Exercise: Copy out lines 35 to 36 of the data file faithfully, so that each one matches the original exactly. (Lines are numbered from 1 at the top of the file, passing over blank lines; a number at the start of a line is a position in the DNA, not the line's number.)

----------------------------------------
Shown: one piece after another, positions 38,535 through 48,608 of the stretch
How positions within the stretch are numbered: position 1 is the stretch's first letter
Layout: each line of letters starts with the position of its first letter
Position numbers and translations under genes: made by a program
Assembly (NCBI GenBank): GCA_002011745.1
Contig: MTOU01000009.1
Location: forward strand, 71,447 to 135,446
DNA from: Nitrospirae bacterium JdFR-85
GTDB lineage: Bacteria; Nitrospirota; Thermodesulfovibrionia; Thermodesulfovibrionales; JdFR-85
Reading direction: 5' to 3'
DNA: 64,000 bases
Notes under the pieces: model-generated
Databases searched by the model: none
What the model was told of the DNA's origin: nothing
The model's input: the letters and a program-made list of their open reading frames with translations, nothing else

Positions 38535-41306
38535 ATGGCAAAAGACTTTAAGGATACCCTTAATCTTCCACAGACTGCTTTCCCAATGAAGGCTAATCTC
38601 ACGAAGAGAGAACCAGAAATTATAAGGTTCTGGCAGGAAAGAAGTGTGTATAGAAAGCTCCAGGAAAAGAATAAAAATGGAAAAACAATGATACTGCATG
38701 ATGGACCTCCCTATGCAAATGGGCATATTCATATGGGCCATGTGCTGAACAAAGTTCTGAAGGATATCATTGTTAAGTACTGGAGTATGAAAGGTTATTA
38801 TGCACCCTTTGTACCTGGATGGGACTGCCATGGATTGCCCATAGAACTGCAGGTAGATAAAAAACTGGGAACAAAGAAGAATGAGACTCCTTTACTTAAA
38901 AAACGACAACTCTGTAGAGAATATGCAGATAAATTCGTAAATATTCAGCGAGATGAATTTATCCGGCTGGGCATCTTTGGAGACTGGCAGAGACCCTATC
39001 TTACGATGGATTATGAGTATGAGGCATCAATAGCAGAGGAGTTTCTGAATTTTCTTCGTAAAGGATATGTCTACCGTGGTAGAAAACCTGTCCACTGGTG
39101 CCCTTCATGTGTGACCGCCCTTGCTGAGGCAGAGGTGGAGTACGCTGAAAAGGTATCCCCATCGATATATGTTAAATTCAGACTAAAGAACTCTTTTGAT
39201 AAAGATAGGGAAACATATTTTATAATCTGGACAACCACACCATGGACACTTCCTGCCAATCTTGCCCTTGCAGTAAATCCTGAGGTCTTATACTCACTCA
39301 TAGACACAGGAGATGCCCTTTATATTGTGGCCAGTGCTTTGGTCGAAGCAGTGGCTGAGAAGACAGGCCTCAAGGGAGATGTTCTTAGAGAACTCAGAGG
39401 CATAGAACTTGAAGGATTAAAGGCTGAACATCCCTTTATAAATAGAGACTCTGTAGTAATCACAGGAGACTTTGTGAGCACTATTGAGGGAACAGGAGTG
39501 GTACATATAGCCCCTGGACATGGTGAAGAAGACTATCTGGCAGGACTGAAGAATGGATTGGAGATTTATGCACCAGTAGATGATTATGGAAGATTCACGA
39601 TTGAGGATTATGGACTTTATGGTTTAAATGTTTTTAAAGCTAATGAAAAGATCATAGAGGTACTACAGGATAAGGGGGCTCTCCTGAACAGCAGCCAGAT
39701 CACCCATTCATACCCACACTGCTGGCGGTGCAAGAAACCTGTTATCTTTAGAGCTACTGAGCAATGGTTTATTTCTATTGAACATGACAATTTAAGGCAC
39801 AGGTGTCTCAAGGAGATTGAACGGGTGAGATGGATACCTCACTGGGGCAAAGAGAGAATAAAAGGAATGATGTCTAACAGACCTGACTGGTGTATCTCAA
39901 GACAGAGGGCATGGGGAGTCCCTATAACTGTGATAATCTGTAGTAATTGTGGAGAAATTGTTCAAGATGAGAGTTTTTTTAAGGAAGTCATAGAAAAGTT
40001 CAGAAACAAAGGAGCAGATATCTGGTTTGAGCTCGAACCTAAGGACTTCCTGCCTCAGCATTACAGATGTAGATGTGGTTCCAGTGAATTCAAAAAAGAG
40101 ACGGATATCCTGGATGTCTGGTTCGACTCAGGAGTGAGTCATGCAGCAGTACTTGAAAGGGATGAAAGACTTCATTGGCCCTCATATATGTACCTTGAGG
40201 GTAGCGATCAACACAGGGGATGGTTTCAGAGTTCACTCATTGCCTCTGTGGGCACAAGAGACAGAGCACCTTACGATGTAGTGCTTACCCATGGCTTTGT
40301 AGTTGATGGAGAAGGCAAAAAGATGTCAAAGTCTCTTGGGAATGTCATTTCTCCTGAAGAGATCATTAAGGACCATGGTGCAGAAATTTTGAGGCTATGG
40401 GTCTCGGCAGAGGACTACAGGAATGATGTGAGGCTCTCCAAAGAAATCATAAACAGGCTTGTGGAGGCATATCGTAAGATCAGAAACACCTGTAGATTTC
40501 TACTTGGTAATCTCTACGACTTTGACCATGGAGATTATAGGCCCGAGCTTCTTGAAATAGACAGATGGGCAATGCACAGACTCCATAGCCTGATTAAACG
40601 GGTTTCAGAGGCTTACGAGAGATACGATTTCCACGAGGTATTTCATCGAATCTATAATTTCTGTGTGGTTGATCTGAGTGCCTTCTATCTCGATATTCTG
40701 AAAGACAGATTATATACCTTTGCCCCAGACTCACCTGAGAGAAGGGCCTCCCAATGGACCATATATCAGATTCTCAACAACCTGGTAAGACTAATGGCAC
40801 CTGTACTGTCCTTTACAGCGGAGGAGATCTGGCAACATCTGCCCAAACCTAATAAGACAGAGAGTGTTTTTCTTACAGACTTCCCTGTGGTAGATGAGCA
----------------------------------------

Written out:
40301 AGTTGATGGAGAAGGCAAAAAGATGTCAAAGTCTCTTGGGAATGTCATTTCTCCTGAAGAGATCATTAAGGACCATGGTGCAGAAATTTTGAGGCTATGG
40401 GTCTCGGCAGAGGACTACAGGAATGATGTGAGGCTCTCCAAAGAAATCATAAACAGGCTTGTGGAGGCATATCGTAAGATCAGAAACACCTGTAGATTTC